Outrage over N Korea nuclear test
There have been expressions of international outrage after North Korea said it had successfully carried out a underground nuclear test.
US President Barack Obama described the North Korean action as a “threat to international peace” and said international action was called for.
China and Russia also condemned the test, but called for a return to talks.
A number of external agencies confirmed an explosion, probably associated with a nuclear test, had taken place.
It appeared to be a much more powerful blast than North Korea’s first nuclear test, in October 2006.
An emergency session of the UN Security Council is being convened by Russia, which currently occupies the council’s rotating presidency.
BBC world affairs correspondent David Loyn says North Korea appears to have moved from a posture of negotiation to confrontation over the nuclear issue.
An official communique read out on North Korean state radio said another round of underground nuclear testing had been “successfully conducted… as part of measures to enhance the Republic’s self-defensive nuclear deterrent in all directions”.
It said the test had been “safely conducted at a new higher level in terms of explosive power and control technology”.
The test would “contribute to safeguard the sovereignty of the country and the nation and socialism”, the communique said.
The North gave no details of the test location, but South Korean officials said that a seismic tremor was detected in the north-eastern region around the town of Kilju – the site of North Korea’s first nuclear test.
Geological recordings of the tremor suggest it was much larger than the 2006 test. That was backed up by the Russian defence ministry, which detected a blast of up to 20 kilotons – comparable to the American bombs that flattened Hiroshima and Nagasaki in 1945.
Just hours after the test, North Korea appeared to have test-fired two short-range missiles, South Korea’s Yonhap news agency reported, but this was not confirmed.
In a strongly worded statement, President Obama said the North’s pursuit of nuclear weapons and ballistic missiles threatened peace and was in “blatant defiance of the United Nations Security Council”.
“The danger posed by North Korea’s threatening activities warrants action by the international community. We have been and will continue working with our allies and partners in the six-party talks as well as other members of the UN Security Council in the days ahead,” his statement said.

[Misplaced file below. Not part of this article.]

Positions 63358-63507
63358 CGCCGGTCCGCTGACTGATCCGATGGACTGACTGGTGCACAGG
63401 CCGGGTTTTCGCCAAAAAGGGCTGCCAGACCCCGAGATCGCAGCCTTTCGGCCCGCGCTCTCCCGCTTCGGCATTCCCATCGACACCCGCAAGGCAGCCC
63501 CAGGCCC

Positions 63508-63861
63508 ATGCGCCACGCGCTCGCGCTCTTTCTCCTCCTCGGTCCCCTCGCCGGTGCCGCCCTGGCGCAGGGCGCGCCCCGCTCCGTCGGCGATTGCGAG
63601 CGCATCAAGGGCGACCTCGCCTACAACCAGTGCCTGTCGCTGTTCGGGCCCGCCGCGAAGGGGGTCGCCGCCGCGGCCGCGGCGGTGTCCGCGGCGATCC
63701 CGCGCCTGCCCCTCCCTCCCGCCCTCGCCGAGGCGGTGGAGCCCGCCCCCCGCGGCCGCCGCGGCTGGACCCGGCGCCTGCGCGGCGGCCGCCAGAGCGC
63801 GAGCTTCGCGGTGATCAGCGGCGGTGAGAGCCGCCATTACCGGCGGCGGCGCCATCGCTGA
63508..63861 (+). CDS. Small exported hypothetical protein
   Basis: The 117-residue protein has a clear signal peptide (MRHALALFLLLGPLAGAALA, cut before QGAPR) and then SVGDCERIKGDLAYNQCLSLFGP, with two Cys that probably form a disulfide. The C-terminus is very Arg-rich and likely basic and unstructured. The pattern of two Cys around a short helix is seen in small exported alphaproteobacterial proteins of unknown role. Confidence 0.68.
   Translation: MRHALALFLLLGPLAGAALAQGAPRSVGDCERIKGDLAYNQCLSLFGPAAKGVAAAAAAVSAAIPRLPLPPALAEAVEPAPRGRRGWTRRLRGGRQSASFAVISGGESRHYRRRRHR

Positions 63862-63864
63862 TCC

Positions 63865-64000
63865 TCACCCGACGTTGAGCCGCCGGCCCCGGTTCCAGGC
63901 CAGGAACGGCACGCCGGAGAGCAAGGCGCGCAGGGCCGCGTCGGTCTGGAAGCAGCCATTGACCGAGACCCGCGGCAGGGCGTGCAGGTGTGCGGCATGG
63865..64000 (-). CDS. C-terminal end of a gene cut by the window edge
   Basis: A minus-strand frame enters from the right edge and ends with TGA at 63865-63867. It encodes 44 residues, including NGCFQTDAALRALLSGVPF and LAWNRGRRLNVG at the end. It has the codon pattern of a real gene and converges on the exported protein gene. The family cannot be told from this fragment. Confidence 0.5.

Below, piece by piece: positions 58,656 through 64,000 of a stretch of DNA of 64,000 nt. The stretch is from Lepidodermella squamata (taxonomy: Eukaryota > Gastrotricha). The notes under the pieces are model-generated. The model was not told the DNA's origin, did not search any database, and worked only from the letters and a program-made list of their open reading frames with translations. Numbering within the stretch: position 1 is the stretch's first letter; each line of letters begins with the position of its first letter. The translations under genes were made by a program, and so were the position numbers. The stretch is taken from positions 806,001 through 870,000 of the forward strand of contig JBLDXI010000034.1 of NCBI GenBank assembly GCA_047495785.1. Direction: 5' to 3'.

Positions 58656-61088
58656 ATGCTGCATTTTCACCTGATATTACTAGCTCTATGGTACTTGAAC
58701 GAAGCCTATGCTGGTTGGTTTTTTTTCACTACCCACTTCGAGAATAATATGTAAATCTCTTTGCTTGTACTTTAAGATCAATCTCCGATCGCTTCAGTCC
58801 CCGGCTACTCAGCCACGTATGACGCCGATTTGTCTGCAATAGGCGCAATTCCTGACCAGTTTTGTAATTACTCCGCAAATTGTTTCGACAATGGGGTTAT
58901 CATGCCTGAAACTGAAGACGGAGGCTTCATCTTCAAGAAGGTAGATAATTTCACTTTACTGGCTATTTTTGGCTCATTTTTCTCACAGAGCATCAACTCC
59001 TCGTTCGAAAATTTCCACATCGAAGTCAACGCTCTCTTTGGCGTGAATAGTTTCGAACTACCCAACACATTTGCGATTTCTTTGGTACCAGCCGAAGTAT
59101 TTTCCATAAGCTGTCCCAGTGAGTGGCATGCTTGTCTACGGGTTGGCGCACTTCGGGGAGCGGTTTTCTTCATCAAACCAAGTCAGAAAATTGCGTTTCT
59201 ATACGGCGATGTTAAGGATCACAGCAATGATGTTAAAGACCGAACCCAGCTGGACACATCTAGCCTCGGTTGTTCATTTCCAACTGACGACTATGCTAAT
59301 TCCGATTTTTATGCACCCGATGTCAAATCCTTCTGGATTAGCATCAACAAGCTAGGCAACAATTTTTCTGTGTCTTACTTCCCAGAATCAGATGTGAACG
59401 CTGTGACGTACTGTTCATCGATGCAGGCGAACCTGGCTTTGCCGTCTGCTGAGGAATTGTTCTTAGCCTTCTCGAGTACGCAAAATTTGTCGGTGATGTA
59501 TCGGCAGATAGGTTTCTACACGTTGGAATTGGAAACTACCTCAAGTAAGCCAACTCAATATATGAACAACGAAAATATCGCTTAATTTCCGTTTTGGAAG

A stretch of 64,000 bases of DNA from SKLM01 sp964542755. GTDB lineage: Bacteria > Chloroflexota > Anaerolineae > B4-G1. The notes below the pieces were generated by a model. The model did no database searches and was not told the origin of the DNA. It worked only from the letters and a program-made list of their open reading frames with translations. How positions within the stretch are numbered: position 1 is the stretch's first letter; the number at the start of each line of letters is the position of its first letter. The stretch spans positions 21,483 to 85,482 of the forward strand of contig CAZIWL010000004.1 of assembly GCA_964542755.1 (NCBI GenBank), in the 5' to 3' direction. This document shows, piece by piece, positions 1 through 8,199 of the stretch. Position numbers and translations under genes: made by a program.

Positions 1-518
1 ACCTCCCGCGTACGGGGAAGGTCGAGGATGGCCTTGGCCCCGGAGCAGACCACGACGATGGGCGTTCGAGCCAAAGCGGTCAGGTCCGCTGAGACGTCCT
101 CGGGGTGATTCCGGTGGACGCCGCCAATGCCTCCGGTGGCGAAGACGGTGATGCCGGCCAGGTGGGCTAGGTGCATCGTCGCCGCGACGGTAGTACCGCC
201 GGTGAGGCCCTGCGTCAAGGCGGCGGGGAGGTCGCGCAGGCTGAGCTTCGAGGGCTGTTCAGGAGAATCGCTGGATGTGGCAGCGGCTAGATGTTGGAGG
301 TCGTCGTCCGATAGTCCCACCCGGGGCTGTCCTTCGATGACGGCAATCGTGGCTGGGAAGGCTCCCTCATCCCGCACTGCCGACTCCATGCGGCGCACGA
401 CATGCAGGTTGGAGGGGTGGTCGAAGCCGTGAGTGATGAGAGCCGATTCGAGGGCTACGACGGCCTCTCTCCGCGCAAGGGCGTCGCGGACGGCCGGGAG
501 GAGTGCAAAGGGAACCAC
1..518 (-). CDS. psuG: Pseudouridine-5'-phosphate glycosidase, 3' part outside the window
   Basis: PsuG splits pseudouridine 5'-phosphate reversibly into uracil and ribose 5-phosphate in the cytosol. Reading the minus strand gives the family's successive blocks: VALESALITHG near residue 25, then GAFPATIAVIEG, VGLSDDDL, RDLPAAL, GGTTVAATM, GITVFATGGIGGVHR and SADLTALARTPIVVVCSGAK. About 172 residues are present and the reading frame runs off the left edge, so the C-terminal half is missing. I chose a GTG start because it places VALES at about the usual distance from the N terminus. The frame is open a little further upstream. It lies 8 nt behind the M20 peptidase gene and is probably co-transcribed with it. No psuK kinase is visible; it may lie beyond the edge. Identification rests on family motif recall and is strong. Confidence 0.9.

A spokesman for South Korean President Lee Myung-bak said the test was “a provocation that can never be tolerated”, while Japan’s Chief Cabinet Secretary Takeo Kawamura said any nuclear test by the North would be “unacceptable”.
Both said they would ask for action from the UN Security Council.
The UN Secretary General Ban Ki-moon said he was “deeply disturbed” by reports of the test – which, if confirmed, he said would violate UN Security Council resolution 1718, which demands that North Korea refrain from nuclear testing.
UK Prime Minister Gordon Brown said he condemned the test “in the strongest terms” and said it would “undermine prospects for peace on the Korean peninsula”.
Meanwhile, the foreign ministries of North Korea’s closest allies, Russia and China, echoed the words of condemnation.
China said it was “resolutely opposed” to the test, while Russia called it “a blow to non-proliferation efforts”.
But both urged North Korea back to the negotiating table – with Russia saying six-party talks were the “only solution”.
Correspondents say both countries are fearful of the destabilising effect that military action or cutting off trade ties could have on their impoverished former protegee – with the spectre of millions of refugees pouring over their borders should the regime implode.
But with their shared policy of attempting to engage the North in dialogue having apparently failed, it is unclear what sway their approach will have when the UN Security Council meets later.
Last month, the UN Security Council adopted a statement calling on North Korea to comply with a 2006 resolution banning missile tests after it launched.
This was a weaker response than the full resolution sought by the US and Japan, due to resistance from Russia and China.
This time, correspondents say, they may be under pressure to back a stronger response.
The North says it remains under military threat from its historic rival, South Korea, and South Korea’s allies, primarily the US – citing such examples as the annual US-South Korean military exercises undertaken in South Korea.
It says it is entitled to retain a military deterrent.
Six-party disarmament talks involving the US, China, Japan, Russia and the two Koreas have stalled over Pyongyang’s failure to agree how information it has handed over on its nuclear activities and facilities should be verified.
Pyongyang pulled out of the talks last month, in protest against international condemnation of its rocket launch.
North Korea had previously agreed to dismantle its Yongbyon nuclear facility as part of an aid-for-disarmament deal and, in response, the US removed North Korea from its terrorism blacklist.
But the North now believes it is no longer bound by its previous bilateral agreements with the US and agreements under the six-party talks, reports the BBC’s John Sudworth in Seoul, South Korea.
He says the North, which already faces a stringent sanctions regime, probably thinks it has little to lose.